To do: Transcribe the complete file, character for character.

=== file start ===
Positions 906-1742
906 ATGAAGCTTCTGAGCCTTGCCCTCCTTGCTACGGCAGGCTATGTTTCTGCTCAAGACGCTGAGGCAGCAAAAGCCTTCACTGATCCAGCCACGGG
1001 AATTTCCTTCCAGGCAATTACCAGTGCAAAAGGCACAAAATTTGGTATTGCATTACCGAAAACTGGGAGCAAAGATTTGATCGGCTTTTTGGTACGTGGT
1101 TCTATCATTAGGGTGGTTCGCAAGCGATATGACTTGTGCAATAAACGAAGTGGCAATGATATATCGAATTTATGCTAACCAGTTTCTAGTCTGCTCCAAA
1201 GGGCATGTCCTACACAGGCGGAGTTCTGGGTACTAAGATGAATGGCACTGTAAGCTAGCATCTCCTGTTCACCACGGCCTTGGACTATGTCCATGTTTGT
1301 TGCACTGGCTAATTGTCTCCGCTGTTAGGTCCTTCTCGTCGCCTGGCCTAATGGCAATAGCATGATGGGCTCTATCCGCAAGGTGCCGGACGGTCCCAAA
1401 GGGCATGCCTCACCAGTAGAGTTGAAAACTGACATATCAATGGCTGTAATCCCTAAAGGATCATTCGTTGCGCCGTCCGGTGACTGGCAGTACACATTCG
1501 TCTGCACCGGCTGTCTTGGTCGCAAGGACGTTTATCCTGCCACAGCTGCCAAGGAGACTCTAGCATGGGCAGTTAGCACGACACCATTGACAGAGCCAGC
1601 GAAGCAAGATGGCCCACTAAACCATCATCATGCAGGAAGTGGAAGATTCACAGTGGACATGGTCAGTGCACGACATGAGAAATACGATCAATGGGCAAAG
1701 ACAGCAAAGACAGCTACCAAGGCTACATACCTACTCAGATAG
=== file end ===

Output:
Positions 906-1742
906 ATGAAGCTTCTGAGCCTTGCCCTCCTTGCTACGGCAGGCTATGTTTCTGCTCAAGACGCTGAGGCAGCAAAAGCCTTCACTGATCCAGCCACGGG
1001 AATTTCCTTCCAGGCAATTACCAGTGCAAAAGGCACAAAATTTGGTATTGCATTACCGAAAACTGGGAGCAAAGATTTGATCGGCTTTTTGGTACGTGGT
1101 TCTATCATTAGGGTGGTTCGCAAGCGATATGACTTGTGCAATAAACGAAGTGGCAATGATATATCGAATTTATGCTAACCAGTTTCTAGTCTGCTCCAAA
1201 GGGCATGTCCTACACAGGCGGAGTTCTGGGTACTAAGATGAATGGCACTGTAAGCTAGCATCTCCTGTTCACCACGGCCTTGGACTATGTCCATGTTTGT
1301 TGCACTGGCTAATTGTCTCCGCTGTTAGGTCCTTCTCGTCGCCTGGCCTAATGGCAATAGCATGATGGGCTCTATCCGCAAGGTGCCGGACGGTCCCAAA
1401 GGGCATGCCTCACCAGTAGAGTTGAAAACTGACATATCAATGGCTGTAATCCCTAAAGGATCATTCGTTGCGCCGTCCGGTGACTGGCAGTACACATTCG
1501 TCTGCACCGGCTGTCTTGGTCGCAAGGACGTTTATCCTGCCACAGCTGCCAAGGAGACTCTAGCATGGGCAGTTAGCACGACACCATTGACAGAGCCAGC
1601 GAAGCAAGATGGCCCACTAAACCATCATCATGCAGGAAGTGGAAGATTCACAGTGGACATGGTCAGTGCACGACATGAGAAATACGATCAATGGGCAAAG
1701 ACAGCAAAGACAGCTACCAAGGCTACATACCTACTCAGATAG